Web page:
Repeating phrases and statement gives them power. It strengthens the thought patterns. This can work both ways…
- Related – Affirmations for Badass Women
If you constantly tell yourself that something bad is going to happen, your heart rate speeds up and, before you know it, all you can think about is that terrible thing that’s going to happen.
On the other hand, if you’re constantly telling yourself that you’re a bad-ass and you can handle any situation life throws at you, you’re going to start to believe it.
This is why affirmations are so powerful.
Affirmations for anxiety help slow this down and even stop it from happening, allowing you to rationalise and move forward with your day without overthinking or potentially experiencing a panic attack.
Here are a few ways that you can turn repeating your affirmations into a habit.
Practise your affirmations for anxiety daily
In order to make repeating your affirmations a habit, you need to make time to do it daily.
Schedule them into your morning and evening routine, if you can. You only have to take a few minutes!
A good tip that I used to get into the daily habit is to repeat your affirmations while brushing your teeth. You brush your teeth at least twice a day for a few minutes, which is the perfect amount of time to work on your affirmations.
You’re also looking at yourself in the mirror and facing yourself without feeling a little bit awkward. (Although this does get easier with time and practice.)
You can also write down your affirmations in your journal before or after your gratitude practise.
I also sell printable affirmation wall art in my Etsy store, which not only looks pretty damn cute on your wall (even if I do say so myself), but helps remind you to repeat your affirmations whenever you look at it.
Write your anxiety affirmations in a journal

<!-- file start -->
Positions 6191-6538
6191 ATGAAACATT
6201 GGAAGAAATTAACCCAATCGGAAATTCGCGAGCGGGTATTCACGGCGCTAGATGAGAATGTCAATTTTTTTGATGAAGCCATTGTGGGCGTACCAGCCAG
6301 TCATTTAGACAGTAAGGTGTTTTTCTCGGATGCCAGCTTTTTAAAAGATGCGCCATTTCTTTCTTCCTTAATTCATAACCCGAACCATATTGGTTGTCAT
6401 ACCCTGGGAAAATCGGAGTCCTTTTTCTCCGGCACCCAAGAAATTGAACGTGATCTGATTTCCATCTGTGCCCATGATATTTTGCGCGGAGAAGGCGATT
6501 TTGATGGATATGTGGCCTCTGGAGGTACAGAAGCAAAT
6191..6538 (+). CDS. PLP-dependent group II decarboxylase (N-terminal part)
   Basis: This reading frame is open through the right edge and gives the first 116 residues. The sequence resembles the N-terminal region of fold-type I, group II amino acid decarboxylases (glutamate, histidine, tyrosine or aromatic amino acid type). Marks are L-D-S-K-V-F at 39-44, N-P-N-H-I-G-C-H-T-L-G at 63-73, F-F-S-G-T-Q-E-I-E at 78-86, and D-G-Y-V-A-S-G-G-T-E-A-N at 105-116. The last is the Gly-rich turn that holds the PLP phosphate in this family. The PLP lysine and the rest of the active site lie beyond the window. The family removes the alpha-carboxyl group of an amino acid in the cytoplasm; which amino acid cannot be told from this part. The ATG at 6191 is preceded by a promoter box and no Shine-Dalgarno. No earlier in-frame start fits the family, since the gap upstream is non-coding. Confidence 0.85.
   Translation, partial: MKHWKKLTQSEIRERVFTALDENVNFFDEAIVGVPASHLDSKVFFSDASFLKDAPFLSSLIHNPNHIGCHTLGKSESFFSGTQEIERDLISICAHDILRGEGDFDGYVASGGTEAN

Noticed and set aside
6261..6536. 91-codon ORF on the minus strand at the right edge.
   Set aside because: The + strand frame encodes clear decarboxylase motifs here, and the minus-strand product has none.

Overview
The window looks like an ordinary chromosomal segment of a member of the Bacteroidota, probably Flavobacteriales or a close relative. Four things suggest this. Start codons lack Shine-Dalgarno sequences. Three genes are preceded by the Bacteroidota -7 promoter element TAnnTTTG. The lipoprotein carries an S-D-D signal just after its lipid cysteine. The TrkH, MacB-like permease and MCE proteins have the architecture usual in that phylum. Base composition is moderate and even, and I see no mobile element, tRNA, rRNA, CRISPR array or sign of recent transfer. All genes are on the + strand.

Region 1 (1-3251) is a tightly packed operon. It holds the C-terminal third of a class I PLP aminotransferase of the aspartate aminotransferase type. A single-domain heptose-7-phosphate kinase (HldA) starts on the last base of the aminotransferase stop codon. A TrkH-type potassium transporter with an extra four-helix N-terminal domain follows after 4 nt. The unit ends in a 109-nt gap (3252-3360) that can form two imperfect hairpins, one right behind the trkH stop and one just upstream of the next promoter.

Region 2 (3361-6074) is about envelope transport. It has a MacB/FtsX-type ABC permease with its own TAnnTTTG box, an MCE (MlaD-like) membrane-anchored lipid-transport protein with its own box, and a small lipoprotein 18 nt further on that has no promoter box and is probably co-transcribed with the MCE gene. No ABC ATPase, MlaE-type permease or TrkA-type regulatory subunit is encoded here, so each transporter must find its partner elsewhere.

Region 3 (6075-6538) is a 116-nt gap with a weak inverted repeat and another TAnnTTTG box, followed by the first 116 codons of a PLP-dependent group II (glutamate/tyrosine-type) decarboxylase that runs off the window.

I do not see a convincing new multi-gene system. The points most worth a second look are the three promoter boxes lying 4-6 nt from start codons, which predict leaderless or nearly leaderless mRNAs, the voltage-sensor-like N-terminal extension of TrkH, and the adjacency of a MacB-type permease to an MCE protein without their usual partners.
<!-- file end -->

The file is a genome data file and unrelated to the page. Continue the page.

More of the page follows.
Affirmations for anxiety can be repeated out loud and/or written down in a journal.
Writing your affirmations down means they’re kept to hand so you won’t forget to repeat them and you can just reach for them whenever you feel you need a little extra internal support.
You can also look back at your affirmations and won’t forget the ones that worked for you.
I personally prefer to write my affirmations for anxiety down in my journal each morning and repeat more general affirmations geared towards positive thinking and self-love in my head.
Pick affirmations that resonate with you personally
While getting into the habit of repeating affirmations can be great for your mental health in general, it’s important that you pick which affirmations resonate with you personally.
It’s hard to connect with affirmations that don’t really mean anything to you and don’t help relieve your anxiety.
We’re all different and different statements will resonate.
You don’t have to repeat 100+ different affirmations for anxiety all the time for the practise to have an affect. Honestly, I only repeat about three!
Once you’ve found affirmations that really work for you and help your anxiety, make sure to make a note of them so that you don’t forget them.
How to create my own affirmations for anxiety